The handy wetsuit guideSeptember 13, 2018
Yes, they keep you buoyant. And warm. And you can swim a lot faster in them. But wetsuits can be a real hassle to get on and off, particularly if you’re not too sure what you’re doing.
But it’s time to make wetsuit fear a thing of the past. Because we’ve teamed up with Tyr to bring you the ultimate guide to putting on and taking off a wetsuit.
And it’s really not as hard as you might think!
How to put on a wetsuit
Well for starters, ensure you are cool and dry and ideally, the suit is also dry. Then use the following process to get suited-up!
- Start with the suit rolled down in front of you and the zip towards you, exposing the leg holes so you can step into it. If booties are supplied put these over your feet. Or you can use a carrier bag to help the foot slide through the legs of the suit (this technique is surprisingly effective).
- Slide a foot in and then slide the suit up the calf to expose the ankle bone of that foot. Use the pads of your fingers to slide the suit up, not your nails. Slide the second foot in the same as the first.
- Slide the suit up both legs and gradually pull the main of the body up until the crotch of the suit is as high as possible. Push your legs out to the side and front in a slow kick style to help the suit along. Do your best wiggle to help the bum in.
- Reach inside the suit and grab the material inside and pull the suit higher on the thighs and around the hips.
- Using the gloves (if TYR suit) provided or a carrier bag on your hand put your arm into the sleeve. Hold the shoulder of the suit and pull up over your shoulder as you do. At the same time reach for the sky and let gravity do some work. Ensure the shoulder is in and then repeat with the second arm
- Pull the rear of the suit across with the alternate hand to make sure you have shoulder blades in.
- Make sure the zip flap is flat and not twisted. Hold the base of the zip and then pull up over the shoulder whilst rolling your shoulders back.
Once the wetsuit is on reach up high and bend over to allow the suit to find its ‘home’ on the body.
Do some basic stroke movements to ensure your suit is fitting in the right place and there is no arm movement restriction.
How to take off a wetsuit
Due to the need to remove at speed in a triathlon, you can’t afford to waste time messing around trying to get your wetsuit off.
Even if jumping on a bike saddle after an open water swim is enough to give you nightmares, chances are you won’t want to spend much longer than necessary in a wetsuit after your swim. In fact, the wetter you are, the easier and quicker it is to remove the suit.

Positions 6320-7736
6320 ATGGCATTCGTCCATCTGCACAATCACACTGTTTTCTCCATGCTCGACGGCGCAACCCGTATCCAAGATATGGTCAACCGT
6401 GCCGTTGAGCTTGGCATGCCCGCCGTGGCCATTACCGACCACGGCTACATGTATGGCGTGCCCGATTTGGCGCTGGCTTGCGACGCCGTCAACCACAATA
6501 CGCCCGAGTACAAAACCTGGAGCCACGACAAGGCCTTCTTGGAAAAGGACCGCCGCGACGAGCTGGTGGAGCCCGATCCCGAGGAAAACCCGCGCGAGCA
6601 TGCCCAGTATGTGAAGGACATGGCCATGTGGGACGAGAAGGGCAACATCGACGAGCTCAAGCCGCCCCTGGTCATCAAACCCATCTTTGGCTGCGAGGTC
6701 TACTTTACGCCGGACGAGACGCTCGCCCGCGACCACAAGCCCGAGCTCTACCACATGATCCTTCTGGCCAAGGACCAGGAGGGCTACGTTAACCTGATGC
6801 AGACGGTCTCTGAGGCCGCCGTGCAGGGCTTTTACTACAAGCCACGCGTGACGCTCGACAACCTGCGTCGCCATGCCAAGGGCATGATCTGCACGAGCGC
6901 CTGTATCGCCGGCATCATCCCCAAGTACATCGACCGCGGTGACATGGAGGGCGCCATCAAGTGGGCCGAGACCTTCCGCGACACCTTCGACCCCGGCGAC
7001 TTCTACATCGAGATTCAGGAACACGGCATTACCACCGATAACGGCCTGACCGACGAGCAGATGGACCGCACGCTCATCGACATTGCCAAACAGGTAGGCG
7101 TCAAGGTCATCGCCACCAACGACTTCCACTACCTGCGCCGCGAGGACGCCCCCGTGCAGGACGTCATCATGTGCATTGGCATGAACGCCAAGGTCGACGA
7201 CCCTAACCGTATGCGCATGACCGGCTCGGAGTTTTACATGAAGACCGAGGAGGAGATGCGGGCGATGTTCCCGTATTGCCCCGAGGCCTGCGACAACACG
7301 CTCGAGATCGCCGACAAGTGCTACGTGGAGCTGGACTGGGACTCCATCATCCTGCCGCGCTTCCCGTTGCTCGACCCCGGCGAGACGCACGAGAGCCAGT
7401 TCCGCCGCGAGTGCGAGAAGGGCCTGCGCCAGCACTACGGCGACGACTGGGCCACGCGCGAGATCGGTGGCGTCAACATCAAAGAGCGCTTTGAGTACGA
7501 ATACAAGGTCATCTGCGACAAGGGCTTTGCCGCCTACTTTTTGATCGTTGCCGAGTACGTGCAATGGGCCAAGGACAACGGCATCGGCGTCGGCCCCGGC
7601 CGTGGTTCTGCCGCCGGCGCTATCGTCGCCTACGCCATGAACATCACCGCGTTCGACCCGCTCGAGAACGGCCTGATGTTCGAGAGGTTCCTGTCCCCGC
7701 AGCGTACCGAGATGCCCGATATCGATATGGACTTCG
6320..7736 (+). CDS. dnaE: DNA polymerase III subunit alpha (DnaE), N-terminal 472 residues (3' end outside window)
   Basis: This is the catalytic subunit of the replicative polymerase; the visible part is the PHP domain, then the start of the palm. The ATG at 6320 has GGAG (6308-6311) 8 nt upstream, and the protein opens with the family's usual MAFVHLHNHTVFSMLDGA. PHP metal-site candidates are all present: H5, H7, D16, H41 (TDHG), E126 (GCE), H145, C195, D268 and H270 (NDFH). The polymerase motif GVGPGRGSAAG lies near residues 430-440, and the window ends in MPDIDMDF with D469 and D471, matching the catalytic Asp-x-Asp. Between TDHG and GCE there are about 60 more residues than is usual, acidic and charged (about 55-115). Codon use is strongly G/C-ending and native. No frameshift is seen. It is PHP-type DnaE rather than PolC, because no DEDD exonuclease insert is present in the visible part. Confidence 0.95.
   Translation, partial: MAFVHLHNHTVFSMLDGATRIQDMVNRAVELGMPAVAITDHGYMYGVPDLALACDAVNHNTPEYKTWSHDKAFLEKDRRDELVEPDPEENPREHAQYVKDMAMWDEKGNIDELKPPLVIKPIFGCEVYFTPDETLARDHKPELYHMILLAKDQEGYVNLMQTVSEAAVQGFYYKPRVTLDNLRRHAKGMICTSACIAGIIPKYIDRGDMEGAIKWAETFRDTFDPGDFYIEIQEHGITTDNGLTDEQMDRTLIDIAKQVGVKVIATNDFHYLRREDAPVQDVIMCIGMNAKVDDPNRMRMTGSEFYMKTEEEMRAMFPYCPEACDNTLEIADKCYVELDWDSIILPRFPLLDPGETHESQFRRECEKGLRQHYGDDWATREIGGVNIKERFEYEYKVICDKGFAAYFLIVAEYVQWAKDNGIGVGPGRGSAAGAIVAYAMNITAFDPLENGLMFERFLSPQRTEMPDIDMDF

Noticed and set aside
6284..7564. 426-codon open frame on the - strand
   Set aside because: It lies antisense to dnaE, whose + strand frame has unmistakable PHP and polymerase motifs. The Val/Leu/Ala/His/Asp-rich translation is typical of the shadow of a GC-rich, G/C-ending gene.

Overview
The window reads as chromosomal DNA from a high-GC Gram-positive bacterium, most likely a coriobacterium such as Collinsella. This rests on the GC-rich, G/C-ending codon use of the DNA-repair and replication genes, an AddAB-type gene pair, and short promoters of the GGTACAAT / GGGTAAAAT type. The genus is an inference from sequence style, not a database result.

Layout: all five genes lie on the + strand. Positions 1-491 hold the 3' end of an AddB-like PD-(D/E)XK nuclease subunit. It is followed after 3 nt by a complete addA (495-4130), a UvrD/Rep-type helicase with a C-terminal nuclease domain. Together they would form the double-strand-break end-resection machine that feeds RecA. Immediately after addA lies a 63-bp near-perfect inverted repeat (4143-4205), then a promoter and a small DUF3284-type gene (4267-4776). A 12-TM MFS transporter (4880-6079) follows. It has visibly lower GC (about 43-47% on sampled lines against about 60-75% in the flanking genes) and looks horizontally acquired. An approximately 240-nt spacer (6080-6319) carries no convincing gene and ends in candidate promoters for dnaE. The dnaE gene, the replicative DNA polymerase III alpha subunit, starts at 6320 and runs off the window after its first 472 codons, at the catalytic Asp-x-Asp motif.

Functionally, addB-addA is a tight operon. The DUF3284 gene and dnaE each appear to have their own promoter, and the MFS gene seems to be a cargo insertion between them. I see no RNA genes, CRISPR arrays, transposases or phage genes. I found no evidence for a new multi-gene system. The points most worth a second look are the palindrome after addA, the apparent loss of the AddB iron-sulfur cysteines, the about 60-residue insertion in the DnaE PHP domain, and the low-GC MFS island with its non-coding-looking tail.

So, unless you’re a sucker for punishment, follow this simple process for taking off your wetsuit as soon as possible after finishing your swim.
- After coming out of the water and standing upright, unzip the suit by pulling the long cord down (or up if in an elite racing suit). Remove your hat, Goggles, ear plugs (if warn) and hold in one hand. As you remove that hand through the suit let go of the hat and these items will be safely stored in your sleeve.
- Pull the arm down out of the second arm and grab below the wrist as you do so for an extra tug.
- Pull down the suit using the inside of the shoulders until the suit is at your waist
- Push the suit down via the shoulders like a tube. Keep pushing down in small amounts until you get the suit by your knees then lift a leg up in a knee kick motion.
- As the suit rolls down the calf, drop the foot down and stand on the inside of the suit. The inside of the suit is tougher than the outer rubber
- Lift the other leg whilst standing on the suit to help pull down over the calf. Repeat on the second leg until you expose the ankle
- With your thumb, flick the suit over your foot and repeat for second leg.
At this point, sit down if you need to!
Taking care of your wetsuit
Whether you’ve paid hundreds of pounds for a top-of-the-range suit, or inherited one of your mates’ old ones, taking proper care of your suit is crucial to extend its life.
Follow these steps with your wetsuit after your swim.
- Once the suit is removed you will have an inside out suit. Transport the suit this way as the material inside is tougher than the rubber outside.
- Buy a cheap plastic box to transport the wet suit in for the back of the car.
- Once you are home, keeping the suit inside out, rinse it in fresh water (in the shower). If you swam in salt water, then rinse the outer rubber as well.
- Leave the suit inside out and hang over the bath out of direct sunlight.
- Once it is dry, hang your suit in a dark place or roll up and place in bag ready for its next use.